As COVID-19 continues to be a major part of our lives – impacting everything from shopping at grocery stores to shifting work and school schedules – a new facet of this pandemic has become front and center.
Face masks have become a big topic of conversation – and debate. Based on current findings shared by the Centers for Disease Control and the World Health Organization, it’s now recommended that everyone wear a face mask in public settings. While this shift in guidance will help to slow the spread of the virus, it’s also spurred on confusion, even resistance.
It isn’t just these recent changes and recommendations that have many individuals questioning the use of face masks. In fact, there are many common misconceptions that have given face masks a bad rap. But the truth is using face masks is extremely important, especially for higher-risk individuals, like those with high blood pressure or heart disease.
Ugochukwu O. Egolum, MD, medical director of the Advanced Heart Failure Program at Georgia Heart Institute, is here to help set the record straight.
Here are 6 common myths about face masks – and why individuals with heart disease need to take note:
1. “Cloth face masks don’t do anything.”
While cloth face masks are not a type of respirator, like N-95 masks, they are very effective at preventing large viral droplets from being spread. Each of us releases droplets anytime we speak, sneeze or cough, and a cloth mask acts as a physical barrier to stop droplets from becoming airborne.
2. “Face masks aren’t necessary for people without symptoms.”
As many as 80% of COVID-19 infections are mild, causing limited symptoms, or none at all. However, this doesn’t mean that those individuals aren’t contagious or able to spread the virus. Increasing evidence suggests that COVID-19 can be spread by individuals who have the virus, but don’t have any symptoms, this is known as asymptomatic transmission. It can also be spread by pre-symptomatic individuals, or those still developing signs of COVID-19.
3. “Face masks are only for high-risk individuals.”
For those with heart disease, or other underlying health conditions, COVID-19 can be especially scary – and dangerous. Because these individuals are at a higher risk of catching COVID-19, and their symptoms are more severe if they do, it’s highly recommended that they wear face masks. But it isn’t solely up to those individuals – we all play a role in protecting one another.
4. “Face masks only protect other people.”
There’s no denying that face masks are important to help protect others, but that isn’t their only benefit. In fact, growing evidence suggests that face masks provide significant benefits to the wearer, as well as those around him or her. One of the most notable benefits is that face masks help to prevent the wearer from breathing in large viral particles or droplets, reducing risk of infection.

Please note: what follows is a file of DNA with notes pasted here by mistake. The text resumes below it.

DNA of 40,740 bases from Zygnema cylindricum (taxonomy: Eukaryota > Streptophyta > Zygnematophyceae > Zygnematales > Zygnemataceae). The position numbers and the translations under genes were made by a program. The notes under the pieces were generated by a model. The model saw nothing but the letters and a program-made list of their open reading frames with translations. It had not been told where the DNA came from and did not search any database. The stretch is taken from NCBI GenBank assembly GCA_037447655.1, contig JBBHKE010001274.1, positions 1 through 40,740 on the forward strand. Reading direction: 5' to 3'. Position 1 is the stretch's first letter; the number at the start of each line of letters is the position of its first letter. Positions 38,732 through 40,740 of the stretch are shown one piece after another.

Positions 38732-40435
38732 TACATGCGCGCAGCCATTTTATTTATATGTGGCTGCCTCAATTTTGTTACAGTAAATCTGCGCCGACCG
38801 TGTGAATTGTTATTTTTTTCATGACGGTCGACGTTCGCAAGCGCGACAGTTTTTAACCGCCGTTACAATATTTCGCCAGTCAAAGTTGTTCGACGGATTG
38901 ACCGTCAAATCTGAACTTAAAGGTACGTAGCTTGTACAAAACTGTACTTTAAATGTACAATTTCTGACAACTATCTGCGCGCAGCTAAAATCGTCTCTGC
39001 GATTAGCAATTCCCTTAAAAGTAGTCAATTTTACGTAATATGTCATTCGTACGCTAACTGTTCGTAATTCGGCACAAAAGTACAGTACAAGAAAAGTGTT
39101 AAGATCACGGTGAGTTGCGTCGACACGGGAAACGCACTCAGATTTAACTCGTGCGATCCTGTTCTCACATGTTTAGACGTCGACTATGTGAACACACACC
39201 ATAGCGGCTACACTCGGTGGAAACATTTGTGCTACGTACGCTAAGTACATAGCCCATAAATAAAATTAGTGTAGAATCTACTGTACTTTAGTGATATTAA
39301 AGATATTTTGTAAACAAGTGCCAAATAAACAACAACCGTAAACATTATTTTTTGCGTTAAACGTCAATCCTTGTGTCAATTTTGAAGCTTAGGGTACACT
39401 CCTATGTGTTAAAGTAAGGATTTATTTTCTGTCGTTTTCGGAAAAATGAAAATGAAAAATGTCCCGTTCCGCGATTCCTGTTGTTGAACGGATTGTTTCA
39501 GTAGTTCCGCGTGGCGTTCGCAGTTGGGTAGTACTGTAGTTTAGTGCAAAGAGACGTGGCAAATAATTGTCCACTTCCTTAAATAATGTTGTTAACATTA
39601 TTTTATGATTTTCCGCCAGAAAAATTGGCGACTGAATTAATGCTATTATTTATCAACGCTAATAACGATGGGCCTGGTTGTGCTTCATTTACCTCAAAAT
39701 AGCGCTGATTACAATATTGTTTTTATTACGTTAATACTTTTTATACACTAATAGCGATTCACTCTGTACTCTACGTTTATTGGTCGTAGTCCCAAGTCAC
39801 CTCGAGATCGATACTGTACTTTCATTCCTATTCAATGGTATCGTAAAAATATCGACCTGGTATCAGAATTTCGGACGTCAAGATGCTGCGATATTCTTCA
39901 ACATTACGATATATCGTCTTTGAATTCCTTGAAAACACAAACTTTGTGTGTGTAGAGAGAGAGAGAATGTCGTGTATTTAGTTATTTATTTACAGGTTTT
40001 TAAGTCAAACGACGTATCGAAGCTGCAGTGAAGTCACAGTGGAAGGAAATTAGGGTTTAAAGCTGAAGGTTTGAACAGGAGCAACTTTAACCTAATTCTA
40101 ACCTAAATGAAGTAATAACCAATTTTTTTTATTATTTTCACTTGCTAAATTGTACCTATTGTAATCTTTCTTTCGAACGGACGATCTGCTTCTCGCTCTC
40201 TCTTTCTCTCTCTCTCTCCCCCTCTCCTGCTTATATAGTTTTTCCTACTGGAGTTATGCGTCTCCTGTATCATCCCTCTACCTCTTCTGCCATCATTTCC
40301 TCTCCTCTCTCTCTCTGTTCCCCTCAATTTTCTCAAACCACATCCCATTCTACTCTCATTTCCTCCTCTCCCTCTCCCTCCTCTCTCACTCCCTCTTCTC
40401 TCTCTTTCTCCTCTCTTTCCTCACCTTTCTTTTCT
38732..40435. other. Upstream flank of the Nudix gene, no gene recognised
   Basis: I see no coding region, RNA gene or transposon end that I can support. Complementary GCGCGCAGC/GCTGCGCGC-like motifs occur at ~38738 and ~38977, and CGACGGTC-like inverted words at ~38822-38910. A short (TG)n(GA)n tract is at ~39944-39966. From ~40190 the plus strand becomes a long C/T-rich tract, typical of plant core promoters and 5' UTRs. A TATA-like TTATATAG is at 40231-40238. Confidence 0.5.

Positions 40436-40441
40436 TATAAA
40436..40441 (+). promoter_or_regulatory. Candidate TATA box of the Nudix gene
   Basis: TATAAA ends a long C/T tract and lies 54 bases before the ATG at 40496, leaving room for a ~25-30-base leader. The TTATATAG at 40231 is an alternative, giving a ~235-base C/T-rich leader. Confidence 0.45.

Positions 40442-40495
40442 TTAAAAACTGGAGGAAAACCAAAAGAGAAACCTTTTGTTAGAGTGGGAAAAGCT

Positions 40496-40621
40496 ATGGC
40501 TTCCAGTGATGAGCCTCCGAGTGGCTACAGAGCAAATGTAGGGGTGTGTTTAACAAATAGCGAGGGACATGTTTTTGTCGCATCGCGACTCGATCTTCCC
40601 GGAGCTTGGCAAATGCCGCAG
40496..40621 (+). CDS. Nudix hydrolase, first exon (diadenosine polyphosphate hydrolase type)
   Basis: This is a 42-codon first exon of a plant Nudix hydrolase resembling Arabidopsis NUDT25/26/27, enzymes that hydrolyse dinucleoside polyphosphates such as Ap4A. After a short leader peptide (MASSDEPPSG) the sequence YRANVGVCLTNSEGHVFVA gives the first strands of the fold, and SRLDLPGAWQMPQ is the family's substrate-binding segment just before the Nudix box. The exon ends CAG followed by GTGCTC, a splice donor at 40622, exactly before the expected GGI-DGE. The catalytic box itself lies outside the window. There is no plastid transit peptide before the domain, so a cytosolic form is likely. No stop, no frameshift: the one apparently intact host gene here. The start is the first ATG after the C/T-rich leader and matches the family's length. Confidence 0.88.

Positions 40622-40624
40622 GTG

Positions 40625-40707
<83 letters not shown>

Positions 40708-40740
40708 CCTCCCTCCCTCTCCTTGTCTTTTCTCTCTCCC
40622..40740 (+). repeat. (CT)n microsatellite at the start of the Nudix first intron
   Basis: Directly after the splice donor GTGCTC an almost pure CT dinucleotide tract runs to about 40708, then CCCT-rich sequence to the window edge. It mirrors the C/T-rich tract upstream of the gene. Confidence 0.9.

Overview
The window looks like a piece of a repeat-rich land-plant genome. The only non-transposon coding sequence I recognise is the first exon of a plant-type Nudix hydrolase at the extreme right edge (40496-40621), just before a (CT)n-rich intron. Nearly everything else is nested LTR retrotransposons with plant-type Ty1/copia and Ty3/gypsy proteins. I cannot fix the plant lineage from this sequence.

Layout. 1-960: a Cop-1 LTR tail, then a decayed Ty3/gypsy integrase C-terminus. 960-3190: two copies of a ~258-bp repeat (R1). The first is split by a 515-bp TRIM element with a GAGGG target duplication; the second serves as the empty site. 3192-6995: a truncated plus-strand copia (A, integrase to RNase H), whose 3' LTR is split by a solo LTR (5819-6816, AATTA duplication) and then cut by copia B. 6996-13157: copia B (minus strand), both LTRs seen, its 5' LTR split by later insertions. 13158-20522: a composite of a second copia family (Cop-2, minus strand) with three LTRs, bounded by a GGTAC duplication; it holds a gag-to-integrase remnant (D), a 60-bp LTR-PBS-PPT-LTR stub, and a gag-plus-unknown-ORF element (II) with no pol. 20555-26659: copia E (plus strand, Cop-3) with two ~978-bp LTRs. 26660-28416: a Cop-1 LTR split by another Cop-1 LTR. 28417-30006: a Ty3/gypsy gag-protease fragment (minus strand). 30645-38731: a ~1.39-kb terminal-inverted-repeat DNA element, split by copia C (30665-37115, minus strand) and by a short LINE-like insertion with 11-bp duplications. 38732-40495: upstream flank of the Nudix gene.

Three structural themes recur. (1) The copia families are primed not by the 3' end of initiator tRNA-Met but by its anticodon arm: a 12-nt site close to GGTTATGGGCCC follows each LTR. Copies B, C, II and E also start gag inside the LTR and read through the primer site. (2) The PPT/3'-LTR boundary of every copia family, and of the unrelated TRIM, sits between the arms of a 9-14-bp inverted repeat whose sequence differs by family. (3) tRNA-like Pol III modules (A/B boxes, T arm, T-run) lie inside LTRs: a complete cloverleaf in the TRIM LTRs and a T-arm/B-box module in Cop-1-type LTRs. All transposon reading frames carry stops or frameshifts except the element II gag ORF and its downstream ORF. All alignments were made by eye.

Face masks also help to prevent you from touching your face, namely your nose and mouth, which is another way for COVID-19 to spread.
5. “Face masks aren’t necessary with social distancing.”
Even though wearing face masks are crucial to slowing the spread of COVID-19, they’re not the only way to prevent getting sick. In addition to wearing a face mask, you should continue to social distance whenever possible, as well as washing your hands and cleaning and disinfecting frequently-used surfaces, like doorknobs and countertops.
6. “It doesn’t matter how you wear your face mask.”
Unfortunately, face masks aren’t always the most comfortable. As a result, many individuals have gone to wearing their masks below their nose, resting on their chin or having them fit loosely against their face. Masks are only effective when worn correctly, which means it should be snug, yet comfortable. If you don’t like the mask you have, look for a different style that may be better for you.
Your Heart Health During COVID-19
We realize that your healthcare needs don’t stop – even in the midst of a pandemic. To ensure that every patient is to up-to-date with their cardiovascular care, Georgia Heart Institute is continuing to provide safe and convenient options, including video visits. If you come into any of our 13 locations for services, you’ll notice that we’re taking every possible precaution to ensure your safety and well-being. Request your appointment today, at nghs.com/heart.